4 – US policy limits: There seems to be a general perception among clients that “if QE2 does not work, the Fed will do more.” We are uncomfortable with this. Bernanke is already struggling to justify his current policies and this struggle is not just with the surplus nations. Within the US concerns seem to be growing, including within the FOMC and Washington, that current policy settings are not appropriate and that something different (more Austrian) needs to happen. One of the biggest risks we see for 2011 is that we might be faced with a double whammy of a global growth slowdown, driven by Asia/EM, at precisely the same time that the limits to “more policy” in the US are hit, both fiscally and on the monetary side. We have no doubt that if things get bad enough, with say unemployment heading back well over 10% and/or the S&P 500 at 30-40%, then there would be some sort of Fed/FOMC/Washington consensus around more monetary (QE3) and fiscal (new “New Deal”) policy, but we now see this as the main issue. Namely, the risk now is that in order to get meaningful additional policy stimuli, things are going to have to get a lot worse. In the interim, we think the biggest risk is to the credibility of Bernanke and his current policy setting, in an environment where the political will to allow him to do more is clearly under the microscope.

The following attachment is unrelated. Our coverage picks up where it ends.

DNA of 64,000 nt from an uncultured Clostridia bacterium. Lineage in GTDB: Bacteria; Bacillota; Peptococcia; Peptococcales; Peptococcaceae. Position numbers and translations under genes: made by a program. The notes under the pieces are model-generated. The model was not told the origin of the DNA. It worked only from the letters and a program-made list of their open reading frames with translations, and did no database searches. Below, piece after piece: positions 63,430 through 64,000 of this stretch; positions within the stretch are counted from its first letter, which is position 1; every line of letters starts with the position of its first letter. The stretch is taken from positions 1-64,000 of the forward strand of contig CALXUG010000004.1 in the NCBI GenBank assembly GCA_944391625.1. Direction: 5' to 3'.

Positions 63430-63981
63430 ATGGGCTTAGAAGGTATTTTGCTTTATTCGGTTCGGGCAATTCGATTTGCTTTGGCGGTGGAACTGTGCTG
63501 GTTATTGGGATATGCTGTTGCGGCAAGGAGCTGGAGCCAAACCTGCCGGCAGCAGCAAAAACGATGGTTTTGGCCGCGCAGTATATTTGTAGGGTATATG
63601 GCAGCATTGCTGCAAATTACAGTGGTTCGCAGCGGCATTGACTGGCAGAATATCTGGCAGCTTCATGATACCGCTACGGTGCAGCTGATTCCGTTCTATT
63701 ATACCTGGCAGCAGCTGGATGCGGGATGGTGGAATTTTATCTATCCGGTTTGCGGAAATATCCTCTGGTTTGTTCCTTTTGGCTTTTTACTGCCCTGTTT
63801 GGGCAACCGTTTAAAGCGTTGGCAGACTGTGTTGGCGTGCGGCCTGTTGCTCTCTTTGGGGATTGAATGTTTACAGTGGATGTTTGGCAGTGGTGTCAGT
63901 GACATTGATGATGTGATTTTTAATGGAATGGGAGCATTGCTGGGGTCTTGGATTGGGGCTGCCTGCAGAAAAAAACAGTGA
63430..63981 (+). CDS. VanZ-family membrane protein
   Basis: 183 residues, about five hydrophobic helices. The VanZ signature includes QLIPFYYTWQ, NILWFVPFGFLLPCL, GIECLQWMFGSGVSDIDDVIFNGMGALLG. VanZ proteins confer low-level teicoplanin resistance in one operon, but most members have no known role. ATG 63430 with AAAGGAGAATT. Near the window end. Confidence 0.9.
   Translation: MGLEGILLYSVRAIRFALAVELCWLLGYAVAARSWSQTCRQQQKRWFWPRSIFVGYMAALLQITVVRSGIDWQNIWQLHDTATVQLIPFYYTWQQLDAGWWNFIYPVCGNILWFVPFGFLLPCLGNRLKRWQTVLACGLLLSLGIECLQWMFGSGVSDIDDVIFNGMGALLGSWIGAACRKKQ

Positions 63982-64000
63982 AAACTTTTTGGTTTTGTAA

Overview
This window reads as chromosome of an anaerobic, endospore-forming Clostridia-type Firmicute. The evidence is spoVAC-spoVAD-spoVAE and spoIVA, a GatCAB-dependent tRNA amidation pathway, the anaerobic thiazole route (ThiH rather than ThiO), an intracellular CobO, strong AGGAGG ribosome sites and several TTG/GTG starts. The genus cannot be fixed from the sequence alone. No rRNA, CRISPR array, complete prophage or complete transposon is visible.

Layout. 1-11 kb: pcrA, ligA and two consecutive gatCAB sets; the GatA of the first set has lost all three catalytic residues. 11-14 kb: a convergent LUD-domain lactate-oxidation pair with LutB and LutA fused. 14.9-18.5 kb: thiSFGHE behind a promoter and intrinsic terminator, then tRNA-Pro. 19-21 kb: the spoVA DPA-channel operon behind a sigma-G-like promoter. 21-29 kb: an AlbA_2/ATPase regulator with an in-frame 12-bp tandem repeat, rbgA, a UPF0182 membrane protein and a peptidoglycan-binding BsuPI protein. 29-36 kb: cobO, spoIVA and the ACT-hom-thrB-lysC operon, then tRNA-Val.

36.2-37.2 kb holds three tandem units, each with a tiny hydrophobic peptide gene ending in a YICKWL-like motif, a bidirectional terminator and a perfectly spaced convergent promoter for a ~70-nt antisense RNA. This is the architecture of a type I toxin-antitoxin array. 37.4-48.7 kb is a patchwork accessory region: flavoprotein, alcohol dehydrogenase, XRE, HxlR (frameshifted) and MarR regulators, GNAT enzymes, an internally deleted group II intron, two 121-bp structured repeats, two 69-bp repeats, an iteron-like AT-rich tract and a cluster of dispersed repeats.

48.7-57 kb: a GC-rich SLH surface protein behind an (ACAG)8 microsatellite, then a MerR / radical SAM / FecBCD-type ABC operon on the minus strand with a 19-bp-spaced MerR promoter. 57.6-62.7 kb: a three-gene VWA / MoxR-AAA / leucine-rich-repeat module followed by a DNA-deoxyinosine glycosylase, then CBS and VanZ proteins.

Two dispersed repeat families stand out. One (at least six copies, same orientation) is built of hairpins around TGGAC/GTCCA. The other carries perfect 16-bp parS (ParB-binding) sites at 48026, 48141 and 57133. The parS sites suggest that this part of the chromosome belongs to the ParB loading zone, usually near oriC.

5 – Investor sentiment and positioning: Our view on the global investor base is that there exists a lot of concern, uncertainty and confusion. We do not think investors are ready or prepared for burden sharing, for a global growth slowdown, or for the realisation that we are close to the limits for more policy in the deficit nations, including the US. The eurozone is a real concern because more investors seem to be reaching the conclusion that the whole project and bailout policies are neither credible nor sustainable. There seems to be a tug-of-war going on between the unwillingness to accept bond holder losses/burden sharing, and the desire for credible, sustainable and clear solutions to the solvency problems in Europe/the deficit nations, as opposed to more debt/liquidity fixes. We think 2011 will resolve a lot of these issues, although they may drag on to 2012. If this is the case, we will probably just be storing up even bigger problems for later, because strong global growth seems elusive and unlikely to provide us with an escape route. Investors are increasingly seeing this, but do not yet seem ready to accept the solution.
As ever, we appreciate any feedback. And if you are wondering why the title "Bulls in a China shop", I hope that after reading the above, it makes sense: financial markets are very fragile right now, and any bullish risk-on phase seems to be based on very hopeful assumptions (“don't fight the Fed”; “beware animal spirits in the US”; “don't position against the US consumer”; “Germany owes us”; and lastly, “China will always grow at 10%”). We prefer to rely less on hope and more on hard reality and sensible and credible policies – even if they may mean more pain in the short term.